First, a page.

Lots of opinions on both sides of the controversial rezoning issue in Cowichan Bay were expressed at a lengthy public hearing on March 12.
It has become such an emotional issue for many that police were brought in to oversee the large crowd in case there were any problems but, despite tension in the Heritage Room at the Cowichan Community Centre in Duncan, people kept calm and they were not needed.
Dozens of workers from the companies operating where the Westcan Terminal is situated in Cowichan Bay and their supporters wore reflective work vests in solidarity with their cause.
Those against the rezoning application demanded that an independent environmental assessment be completed before the Cowichan Valley Regional District makes any final decisions, while those in support of the rezoning said industrial activity had been ongoing at the site for decades with no negative environmental impacts on the bay.
Ian Morrison, chairman of the Cowichan Valley Regional District, said the meeting was a success.
“A lot of people came to the hearing with something to share, and we heard a wide range of opinions,” he said.
“A lot of these people pointed out that they had never spoken before in a public setting, so it was a good exercise in local government. All the information that we gathered at the meeting, including submissions, will now be reviewed by staff. I have no time frame as to when a staff report will be tabled.”
In a tight 5-4 vote on Feb. 27, the CVRD’s board gave the first two readings to the rezoning application for a number of Crown leases on properties where the Westcan Terminal is situated, making the public hearing mandatory.
Western Stevedoring controls the properties and stated when it first started the rezoning process more than two years ago that its main purpose is to amend the current zoning to allow its tenant, Pacific Industrial Marine, to continue the operation that the company has had in place for years.
But members of the Cowichan Estuary Restoration & Conservation Association and other environmental groups are taking issue with the rezoning application, fearing that the doors could soon be wide open to a lot more heavy manufacturing and its related pollution in Cowichan Bay, which could play havoc with its fragile ecosystem.
Brad Eshleman, president of Western Stevedoring, said the company has been leasing the property for more than 30 years, and there have been no environmental issues in that time.
He said the company has been working for almost three years for the rezoning, and has been open and transparent at all stages of the process.
“We want to protect jobs and continue dealing with environmental issues in the estuary,” Eshleman said.
“There are a lot of skilled trade jobs at the terminal and the workers live in the Valley and support their communities.”
Carol Hartwig, a retired biologist, said metal manufacturing can do a lot of damage to the bay, and such industrial activities are best done on land, away from water, where they can be managed.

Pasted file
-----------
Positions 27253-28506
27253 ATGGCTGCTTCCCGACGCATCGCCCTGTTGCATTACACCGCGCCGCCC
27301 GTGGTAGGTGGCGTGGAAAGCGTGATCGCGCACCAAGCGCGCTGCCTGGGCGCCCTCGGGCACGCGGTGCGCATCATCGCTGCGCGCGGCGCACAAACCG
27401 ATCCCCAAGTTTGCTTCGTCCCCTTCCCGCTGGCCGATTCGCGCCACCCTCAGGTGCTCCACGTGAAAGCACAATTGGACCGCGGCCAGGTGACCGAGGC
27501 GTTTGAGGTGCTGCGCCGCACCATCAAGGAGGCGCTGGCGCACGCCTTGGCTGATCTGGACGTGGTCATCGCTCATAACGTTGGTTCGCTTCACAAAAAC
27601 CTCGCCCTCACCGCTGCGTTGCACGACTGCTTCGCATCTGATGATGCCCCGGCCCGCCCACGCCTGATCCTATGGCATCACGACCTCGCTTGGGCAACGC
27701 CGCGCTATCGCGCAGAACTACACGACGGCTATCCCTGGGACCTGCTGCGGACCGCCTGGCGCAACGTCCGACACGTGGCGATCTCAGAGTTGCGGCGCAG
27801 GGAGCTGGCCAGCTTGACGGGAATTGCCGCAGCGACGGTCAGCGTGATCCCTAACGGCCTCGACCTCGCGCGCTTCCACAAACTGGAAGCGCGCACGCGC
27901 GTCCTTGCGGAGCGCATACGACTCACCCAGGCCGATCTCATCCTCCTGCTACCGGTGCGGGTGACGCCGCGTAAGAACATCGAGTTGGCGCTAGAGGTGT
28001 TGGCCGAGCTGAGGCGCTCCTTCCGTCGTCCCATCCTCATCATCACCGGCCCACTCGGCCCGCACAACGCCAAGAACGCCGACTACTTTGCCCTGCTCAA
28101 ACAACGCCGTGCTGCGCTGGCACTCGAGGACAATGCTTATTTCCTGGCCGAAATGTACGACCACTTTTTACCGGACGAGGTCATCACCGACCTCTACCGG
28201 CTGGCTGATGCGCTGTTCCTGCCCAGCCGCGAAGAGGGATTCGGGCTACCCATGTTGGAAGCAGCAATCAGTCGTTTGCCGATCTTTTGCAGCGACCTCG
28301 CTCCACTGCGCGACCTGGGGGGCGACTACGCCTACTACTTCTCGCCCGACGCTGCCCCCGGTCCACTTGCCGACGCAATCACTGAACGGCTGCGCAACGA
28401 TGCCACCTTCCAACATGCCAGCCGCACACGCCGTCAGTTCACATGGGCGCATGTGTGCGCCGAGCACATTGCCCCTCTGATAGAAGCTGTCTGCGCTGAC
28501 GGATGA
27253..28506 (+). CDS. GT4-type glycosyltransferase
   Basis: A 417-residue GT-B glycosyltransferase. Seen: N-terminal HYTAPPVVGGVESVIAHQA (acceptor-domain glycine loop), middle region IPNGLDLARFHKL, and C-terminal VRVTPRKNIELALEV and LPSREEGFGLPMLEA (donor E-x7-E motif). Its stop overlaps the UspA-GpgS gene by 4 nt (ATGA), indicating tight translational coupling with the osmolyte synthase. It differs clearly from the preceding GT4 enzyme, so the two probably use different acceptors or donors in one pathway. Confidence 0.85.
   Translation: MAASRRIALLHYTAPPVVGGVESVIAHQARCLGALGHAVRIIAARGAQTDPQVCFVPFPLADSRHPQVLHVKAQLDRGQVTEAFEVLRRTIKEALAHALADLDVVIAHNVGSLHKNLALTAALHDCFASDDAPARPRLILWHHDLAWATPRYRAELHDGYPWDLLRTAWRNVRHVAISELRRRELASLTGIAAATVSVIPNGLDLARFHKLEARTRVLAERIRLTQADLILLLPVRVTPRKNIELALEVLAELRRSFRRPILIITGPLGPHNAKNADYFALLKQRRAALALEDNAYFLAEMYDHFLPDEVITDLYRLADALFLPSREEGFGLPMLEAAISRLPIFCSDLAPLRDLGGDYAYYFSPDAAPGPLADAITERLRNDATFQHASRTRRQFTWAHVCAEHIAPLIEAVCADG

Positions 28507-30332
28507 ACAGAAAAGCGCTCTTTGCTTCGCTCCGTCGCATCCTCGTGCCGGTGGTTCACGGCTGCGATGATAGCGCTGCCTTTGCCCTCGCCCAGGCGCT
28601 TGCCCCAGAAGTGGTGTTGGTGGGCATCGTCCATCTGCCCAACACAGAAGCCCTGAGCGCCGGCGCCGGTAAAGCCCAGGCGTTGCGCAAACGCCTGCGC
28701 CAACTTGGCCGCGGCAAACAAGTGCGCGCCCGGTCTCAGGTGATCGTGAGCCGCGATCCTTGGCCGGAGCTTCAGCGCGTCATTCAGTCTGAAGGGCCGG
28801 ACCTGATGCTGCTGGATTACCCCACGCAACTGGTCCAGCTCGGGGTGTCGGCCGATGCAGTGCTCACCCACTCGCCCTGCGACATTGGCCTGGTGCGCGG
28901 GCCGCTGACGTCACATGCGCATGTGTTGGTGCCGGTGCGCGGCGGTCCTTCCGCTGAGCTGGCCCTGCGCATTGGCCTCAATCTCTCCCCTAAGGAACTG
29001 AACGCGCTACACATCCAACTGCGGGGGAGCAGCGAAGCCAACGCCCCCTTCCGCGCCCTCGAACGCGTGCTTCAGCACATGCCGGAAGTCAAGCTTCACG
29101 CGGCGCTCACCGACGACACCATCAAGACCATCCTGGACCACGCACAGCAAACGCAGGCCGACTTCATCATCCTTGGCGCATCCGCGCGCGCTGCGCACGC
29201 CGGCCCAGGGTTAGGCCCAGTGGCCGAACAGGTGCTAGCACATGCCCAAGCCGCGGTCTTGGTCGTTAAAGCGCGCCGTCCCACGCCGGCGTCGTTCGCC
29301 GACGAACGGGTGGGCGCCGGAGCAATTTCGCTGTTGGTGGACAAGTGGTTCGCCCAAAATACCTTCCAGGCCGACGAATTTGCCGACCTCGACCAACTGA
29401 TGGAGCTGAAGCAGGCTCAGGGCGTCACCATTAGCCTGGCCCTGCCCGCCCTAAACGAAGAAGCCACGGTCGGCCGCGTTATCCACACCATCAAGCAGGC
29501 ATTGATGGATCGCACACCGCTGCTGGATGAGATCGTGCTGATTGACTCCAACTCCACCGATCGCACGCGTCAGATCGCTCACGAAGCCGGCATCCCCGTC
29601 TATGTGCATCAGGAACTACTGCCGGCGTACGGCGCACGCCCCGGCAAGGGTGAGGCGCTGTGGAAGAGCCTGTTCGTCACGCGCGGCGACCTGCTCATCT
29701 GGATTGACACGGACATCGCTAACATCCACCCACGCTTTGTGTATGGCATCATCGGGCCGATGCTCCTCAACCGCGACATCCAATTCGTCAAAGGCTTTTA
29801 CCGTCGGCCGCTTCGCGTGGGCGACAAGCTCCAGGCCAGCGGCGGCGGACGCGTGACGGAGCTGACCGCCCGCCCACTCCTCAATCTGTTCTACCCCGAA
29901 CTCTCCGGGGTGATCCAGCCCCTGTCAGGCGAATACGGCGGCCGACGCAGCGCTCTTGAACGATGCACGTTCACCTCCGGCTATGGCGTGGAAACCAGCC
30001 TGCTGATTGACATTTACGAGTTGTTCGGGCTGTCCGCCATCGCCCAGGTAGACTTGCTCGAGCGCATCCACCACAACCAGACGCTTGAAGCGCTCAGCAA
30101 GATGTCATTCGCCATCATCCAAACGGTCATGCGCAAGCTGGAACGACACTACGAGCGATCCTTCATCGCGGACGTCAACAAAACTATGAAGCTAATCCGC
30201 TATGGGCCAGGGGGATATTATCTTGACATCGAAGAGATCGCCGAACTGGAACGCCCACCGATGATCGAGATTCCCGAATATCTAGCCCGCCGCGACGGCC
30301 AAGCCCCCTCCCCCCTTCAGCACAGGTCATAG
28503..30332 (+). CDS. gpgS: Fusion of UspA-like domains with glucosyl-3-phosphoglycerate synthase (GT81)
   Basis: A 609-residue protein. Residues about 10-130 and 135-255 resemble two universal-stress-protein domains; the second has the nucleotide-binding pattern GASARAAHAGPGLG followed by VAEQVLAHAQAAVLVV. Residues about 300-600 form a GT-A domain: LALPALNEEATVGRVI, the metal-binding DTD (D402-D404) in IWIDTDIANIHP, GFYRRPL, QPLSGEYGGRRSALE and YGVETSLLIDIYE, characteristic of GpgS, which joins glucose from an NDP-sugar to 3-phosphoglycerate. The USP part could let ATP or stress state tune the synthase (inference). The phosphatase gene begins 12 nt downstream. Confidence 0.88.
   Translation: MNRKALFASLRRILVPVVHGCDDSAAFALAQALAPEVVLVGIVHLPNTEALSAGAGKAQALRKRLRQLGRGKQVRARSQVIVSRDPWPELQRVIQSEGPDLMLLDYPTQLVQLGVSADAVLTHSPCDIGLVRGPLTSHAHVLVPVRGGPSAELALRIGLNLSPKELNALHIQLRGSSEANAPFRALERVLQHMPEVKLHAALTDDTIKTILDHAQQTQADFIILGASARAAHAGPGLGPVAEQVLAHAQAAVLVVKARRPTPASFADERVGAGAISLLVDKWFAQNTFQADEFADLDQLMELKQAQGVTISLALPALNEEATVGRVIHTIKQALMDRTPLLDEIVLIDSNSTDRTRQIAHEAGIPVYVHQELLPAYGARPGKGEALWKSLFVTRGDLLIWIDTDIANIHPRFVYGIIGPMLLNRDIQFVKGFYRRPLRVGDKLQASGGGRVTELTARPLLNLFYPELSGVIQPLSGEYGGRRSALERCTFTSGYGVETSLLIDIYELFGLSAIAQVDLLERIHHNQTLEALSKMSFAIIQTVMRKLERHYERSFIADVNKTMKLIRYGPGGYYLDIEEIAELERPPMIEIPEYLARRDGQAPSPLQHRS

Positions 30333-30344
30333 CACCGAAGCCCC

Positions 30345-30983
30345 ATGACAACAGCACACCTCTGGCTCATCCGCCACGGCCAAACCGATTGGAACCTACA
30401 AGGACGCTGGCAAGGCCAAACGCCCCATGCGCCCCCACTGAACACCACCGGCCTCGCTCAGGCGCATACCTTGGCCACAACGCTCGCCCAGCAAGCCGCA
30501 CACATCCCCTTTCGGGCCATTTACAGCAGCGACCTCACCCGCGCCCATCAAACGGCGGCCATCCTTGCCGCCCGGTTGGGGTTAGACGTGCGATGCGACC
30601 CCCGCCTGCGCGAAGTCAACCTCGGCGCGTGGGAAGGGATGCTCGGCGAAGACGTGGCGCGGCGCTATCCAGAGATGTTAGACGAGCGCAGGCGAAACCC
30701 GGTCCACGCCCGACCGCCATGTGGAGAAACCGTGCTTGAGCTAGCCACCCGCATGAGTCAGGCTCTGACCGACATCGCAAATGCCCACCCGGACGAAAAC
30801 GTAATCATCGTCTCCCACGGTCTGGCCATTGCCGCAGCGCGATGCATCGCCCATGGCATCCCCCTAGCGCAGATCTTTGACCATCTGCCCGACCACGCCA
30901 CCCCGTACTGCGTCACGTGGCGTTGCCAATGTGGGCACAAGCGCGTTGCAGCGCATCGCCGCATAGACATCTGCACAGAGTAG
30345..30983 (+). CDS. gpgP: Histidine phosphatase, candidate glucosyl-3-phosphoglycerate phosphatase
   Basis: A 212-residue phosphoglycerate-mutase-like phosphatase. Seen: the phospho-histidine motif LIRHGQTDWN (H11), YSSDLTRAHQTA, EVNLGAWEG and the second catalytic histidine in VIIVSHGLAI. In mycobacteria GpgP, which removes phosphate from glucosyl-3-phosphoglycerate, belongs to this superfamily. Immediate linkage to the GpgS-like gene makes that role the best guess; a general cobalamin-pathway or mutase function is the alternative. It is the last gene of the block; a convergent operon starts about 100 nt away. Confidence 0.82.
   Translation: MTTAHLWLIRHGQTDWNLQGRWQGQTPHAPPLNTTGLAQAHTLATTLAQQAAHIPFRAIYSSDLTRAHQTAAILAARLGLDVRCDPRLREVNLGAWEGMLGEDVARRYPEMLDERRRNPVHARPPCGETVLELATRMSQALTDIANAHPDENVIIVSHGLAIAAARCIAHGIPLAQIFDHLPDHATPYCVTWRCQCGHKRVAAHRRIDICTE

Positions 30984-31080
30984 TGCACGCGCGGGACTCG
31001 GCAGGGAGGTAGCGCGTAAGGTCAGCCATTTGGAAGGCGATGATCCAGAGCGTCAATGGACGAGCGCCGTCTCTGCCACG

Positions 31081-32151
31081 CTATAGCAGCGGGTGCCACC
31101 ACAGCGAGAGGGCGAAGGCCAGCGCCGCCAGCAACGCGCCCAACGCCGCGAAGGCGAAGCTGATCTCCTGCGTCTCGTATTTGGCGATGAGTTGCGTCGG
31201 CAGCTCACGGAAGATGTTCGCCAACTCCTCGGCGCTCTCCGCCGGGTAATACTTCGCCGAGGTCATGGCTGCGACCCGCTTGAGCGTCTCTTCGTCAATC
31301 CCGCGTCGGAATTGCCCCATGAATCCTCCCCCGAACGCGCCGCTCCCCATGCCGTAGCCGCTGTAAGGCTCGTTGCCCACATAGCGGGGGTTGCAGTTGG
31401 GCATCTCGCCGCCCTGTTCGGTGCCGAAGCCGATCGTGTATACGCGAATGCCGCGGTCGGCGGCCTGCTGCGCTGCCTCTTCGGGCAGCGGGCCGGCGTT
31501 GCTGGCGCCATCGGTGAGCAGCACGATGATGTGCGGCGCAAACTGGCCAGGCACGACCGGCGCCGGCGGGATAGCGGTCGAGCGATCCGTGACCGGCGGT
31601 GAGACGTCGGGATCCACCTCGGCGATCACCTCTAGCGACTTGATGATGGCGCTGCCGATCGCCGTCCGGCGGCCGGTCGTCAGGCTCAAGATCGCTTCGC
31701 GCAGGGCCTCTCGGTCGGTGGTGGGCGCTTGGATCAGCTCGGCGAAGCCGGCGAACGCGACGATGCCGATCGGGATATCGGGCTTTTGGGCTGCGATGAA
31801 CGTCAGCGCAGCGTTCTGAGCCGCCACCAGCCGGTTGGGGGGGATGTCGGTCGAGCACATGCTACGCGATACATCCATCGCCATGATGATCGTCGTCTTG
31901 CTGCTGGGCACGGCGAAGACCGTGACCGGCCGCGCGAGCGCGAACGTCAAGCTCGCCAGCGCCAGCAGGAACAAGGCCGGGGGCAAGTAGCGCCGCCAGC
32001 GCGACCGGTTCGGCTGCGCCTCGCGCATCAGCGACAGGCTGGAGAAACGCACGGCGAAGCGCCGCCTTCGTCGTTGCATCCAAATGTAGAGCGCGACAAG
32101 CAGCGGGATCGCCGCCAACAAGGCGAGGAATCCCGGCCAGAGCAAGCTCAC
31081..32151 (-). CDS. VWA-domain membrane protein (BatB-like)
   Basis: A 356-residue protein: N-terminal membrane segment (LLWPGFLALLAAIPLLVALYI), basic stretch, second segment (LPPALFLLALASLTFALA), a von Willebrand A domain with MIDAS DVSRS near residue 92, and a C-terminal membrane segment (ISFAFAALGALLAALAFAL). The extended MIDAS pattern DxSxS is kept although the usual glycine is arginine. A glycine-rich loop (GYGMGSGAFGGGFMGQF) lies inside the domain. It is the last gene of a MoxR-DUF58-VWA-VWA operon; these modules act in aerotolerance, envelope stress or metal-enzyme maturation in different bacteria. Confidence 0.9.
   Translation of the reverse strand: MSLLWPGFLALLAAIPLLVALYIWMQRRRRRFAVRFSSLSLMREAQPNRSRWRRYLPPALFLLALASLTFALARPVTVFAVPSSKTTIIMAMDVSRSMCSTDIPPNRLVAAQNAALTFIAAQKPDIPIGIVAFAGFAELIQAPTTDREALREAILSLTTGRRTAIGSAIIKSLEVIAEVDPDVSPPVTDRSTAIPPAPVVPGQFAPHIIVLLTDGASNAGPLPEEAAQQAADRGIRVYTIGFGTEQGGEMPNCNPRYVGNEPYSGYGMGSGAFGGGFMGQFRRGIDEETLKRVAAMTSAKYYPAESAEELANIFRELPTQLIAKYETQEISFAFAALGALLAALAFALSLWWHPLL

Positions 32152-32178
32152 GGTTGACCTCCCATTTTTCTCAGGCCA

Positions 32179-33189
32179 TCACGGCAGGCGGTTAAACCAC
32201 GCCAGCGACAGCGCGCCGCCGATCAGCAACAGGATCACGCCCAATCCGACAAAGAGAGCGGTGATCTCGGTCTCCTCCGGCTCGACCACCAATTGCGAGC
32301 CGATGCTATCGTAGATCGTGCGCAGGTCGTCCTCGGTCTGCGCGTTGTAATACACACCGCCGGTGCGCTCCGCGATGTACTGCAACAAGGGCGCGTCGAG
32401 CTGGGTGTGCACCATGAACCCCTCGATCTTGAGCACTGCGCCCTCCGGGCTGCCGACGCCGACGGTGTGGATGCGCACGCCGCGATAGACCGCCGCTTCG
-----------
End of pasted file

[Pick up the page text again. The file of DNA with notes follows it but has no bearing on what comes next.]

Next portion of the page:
“What about plans to eat shellfish out of the bay by 2020?” she asked.
“I’m asking that the environment minister do his job and prepare a proper environmental assessment of this proposed rezoning.”
Bruce Sampson said Pacific Industrial Marine is one of the largest employers in the Cowichan Valley, and has a significant impact on the local economy.
He asked those opposed to the rezoning if any of them have actually gone out to the Westcan Terminal and talked to Brian Thacker, PIM’s owner, and his team on the issues.
Sampson also pointed out all the work that has been done by them to help the environment in the bay over the years.
“This has been a working harbour for more than 100 years, long before those houses were built on the hill,” Sampson said.
“I think it’s disingenuous to buy homes there and then complain about the industry.”
Chris Richardson said the issue has been clouded with a lack of information, and misinformation.
“It’s a big issue and the board needs a full environmental assessment so that everyone can agree that due diligence was done,” he said.
“Without an independent environmental assessment, hostility and protests on both sides will continue.”
Crane operator and iron worker Jay Smith, pointed out that water flows downhill, so an environmental assessment of the bay would also have to include consideration of all the pollution and garbage that comes from other sources up river.
“There’s a policy at PIM that if you see any garbage in the water, you are required to pick it up,” he said.
“We also do regular clean ups of the whole area. As well, every time a boat breaks free in the bay, it seems it’s up to us to rescue it and I’ve rescued many over the years.”
Paul Rickard said the decision for the rezoning is now down to the opinions of the directors in the CVRD.
“What is your fear of an independent environmental assessment?” he asked the directors.
“This is not a time for individual directors to support other directors’ requests without questioning them. I ask you to use your own judgment and stand up for a better, science-based, decision on this issue.”